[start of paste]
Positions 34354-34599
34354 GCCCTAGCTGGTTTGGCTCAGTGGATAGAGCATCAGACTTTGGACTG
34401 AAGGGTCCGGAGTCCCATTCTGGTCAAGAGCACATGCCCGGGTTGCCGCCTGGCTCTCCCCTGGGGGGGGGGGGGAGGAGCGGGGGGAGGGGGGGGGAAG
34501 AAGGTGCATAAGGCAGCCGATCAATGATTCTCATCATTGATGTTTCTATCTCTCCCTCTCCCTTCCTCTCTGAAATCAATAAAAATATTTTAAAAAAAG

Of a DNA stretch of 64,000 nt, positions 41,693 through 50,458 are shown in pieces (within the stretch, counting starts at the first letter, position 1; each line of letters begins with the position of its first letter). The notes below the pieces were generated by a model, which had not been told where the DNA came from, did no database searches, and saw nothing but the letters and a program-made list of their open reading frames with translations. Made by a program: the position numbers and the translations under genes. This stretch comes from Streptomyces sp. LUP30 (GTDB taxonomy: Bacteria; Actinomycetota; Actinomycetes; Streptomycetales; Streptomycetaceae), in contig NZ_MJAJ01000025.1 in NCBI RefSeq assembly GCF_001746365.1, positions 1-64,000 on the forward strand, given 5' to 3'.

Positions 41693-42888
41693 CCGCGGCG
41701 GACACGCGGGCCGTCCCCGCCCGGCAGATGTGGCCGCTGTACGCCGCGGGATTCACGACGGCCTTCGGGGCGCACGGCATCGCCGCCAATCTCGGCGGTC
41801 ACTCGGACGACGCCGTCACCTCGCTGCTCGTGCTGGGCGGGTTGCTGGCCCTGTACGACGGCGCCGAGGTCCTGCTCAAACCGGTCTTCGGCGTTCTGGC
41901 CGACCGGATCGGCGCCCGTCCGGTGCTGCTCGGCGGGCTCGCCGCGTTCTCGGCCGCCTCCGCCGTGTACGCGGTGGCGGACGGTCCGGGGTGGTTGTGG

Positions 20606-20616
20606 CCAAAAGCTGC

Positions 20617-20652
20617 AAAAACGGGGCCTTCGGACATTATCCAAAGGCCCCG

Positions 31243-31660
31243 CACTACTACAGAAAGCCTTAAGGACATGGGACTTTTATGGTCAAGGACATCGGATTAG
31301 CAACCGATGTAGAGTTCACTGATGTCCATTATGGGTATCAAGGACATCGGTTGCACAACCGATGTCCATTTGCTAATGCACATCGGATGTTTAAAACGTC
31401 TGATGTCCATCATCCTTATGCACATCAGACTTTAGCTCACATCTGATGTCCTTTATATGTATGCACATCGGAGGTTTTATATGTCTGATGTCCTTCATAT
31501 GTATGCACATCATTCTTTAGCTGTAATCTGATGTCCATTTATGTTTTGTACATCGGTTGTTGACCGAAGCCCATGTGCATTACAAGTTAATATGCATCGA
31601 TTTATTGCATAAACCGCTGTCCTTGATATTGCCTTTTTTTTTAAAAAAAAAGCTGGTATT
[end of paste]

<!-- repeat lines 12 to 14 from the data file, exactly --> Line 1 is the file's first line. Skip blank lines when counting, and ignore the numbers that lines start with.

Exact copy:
20606 CCAAAAGCTGC

Positions 20617-20652
20617 AAAAACGGGGCCTTCGGACATTATCCAAAGGCCCCG